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New standards could cut number of malnourished children on feeding programs

The introduction of new standards to assess nutrition in children could lead to confusion and a cut in the numbers of malnourished children eligible for emergency feeding programmes, warn researchers in this week's BMJ.

According to the UN World Food Programme, the number of nutritional emergencies has risen over the last twenty years, from an average of 15 per year during the 1980s to more than 30 per year since 2000. In 2005, around 73 million people were supplied with food aid.

The new World Health Organisation standards were released in April 2006 and are being advocated as a replacement for the currently used growth reference curves, produced by the National Centre for Health Statistics (NCHS) and WHO in 1978.

But research from Andrew Seal and Marko Kerac at University College London and the College of Medicine, Malawi, found that, whilst the new standards would increase the number of children identified as malnourished, it could also result in fewer children being admitted to feeding programmes.

The reason for this is the way nutritional status is calculated. It can be expressed by using either z scores or the percentage of the median. Most aid agencies use the median method to determine a child's eligibility for admission on to a therapeutic feeding programme although the z score method is also used infrequently for this purpose.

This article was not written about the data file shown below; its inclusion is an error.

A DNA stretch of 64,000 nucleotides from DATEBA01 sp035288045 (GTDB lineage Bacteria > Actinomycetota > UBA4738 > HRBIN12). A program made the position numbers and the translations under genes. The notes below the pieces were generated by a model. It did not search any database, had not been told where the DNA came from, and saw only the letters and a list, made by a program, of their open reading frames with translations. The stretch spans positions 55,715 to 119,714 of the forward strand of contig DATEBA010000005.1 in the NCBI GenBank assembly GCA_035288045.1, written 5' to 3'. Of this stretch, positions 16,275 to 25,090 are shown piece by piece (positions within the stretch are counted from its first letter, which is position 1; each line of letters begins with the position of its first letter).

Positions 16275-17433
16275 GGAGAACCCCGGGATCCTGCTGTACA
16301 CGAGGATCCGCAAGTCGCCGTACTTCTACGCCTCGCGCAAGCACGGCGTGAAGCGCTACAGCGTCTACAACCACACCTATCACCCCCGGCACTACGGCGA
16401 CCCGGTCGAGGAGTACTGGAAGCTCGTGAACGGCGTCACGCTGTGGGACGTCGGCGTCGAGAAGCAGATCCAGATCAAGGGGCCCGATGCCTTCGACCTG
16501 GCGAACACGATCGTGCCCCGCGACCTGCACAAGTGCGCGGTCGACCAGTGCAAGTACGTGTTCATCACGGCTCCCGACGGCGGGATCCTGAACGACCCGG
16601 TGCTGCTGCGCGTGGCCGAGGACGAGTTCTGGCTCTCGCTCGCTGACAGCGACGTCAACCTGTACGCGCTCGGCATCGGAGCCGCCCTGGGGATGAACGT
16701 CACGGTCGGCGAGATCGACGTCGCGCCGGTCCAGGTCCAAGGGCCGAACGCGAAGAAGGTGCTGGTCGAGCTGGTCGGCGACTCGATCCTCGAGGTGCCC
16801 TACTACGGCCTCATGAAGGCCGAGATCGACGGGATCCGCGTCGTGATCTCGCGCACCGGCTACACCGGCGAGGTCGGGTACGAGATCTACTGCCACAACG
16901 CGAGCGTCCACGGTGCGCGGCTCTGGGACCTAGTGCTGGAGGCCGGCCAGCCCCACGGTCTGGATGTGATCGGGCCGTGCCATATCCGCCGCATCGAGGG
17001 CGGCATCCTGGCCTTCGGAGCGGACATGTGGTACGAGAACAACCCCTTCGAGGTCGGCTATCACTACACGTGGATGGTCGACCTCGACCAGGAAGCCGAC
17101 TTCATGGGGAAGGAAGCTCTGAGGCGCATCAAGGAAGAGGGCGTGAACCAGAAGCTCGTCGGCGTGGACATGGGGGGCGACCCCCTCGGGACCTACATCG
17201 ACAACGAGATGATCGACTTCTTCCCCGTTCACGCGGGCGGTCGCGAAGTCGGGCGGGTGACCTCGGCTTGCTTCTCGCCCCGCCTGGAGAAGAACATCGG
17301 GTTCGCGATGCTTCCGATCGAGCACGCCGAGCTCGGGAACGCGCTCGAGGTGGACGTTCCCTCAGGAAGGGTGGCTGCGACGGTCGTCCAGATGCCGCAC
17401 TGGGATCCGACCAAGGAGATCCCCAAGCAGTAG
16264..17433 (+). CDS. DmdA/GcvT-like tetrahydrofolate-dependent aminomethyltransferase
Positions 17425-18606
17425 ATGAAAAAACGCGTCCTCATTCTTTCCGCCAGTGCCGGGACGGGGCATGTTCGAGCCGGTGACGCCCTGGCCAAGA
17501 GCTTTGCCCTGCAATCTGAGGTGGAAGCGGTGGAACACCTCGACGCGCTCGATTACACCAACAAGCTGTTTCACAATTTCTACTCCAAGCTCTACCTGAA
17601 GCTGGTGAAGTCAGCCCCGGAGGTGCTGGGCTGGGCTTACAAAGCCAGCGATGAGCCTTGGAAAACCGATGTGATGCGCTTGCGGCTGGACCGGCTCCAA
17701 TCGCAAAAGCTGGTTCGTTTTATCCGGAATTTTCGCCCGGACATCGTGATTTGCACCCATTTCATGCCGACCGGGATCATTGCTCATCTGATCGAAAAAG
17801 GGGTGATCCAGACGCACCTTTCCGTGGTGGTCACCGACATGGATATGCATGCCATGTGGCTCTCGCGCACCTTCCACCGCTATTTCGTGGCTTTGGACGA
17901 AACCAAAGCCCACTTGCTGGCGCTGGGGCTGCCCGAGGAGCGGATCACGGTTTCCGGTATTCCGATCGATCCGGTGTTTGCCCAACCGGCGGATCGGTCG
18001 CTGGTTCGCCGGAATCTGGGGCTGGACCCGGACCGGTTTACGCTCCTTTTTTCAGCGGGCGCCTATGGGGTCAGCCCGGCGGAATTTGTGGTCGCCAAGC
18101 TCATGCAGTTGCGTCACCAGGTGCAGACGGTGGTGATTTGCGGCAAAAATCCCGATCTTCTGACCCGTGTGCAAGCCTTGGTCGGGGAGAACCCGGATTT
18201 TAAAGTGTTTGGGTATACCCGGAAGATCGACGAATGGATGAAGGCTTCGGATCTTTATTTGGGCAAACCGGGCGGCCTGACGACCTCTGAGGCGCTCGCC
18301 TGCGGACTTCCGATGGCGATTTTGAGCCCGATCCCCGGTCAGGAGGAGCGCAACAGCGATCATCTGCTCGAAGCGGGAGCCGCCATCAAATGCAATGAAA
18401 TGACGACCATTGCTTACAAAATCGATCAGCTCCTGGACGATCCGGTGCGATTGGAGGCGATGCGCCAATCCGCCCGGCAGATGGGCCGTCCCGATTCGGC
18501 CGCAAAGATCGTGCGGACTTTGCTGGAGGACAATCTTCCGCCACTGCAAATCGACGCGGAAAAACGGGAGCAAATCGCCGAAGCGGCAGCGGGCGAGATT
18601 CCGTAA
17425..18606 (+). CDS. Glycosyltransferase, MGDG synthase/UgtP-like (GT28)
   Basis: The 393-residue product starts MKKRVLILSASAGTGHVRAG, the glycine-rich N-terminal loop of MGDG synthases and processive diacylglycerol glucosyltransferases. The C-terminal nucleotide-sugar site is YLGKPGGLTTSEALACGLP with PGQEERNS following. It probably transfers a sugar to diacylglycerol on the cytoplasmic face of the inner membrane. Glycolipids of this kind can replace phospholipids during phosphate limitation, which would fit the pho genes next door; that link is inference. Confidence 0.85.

The research team used both methods and found marked differences between the cut-offs used for defining severe acute malnutrition from the WHO standards and NCHS reference data.

Under the z score calculation, children were more likely to be diagnosed as severely malnourished, but under the median method calculation, children were less likely to be diagnosed as malnourished. This means that fewer children would be eligible for therapeutic feeding programmes and those already on programmes would be discharged sooner than at present.

A similar pattern emerged in
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Contact: Emma Dickinson
edickinson@bmj.com
44-020-738-36529
BMJ-British Medical Journal
5-Apr-2007


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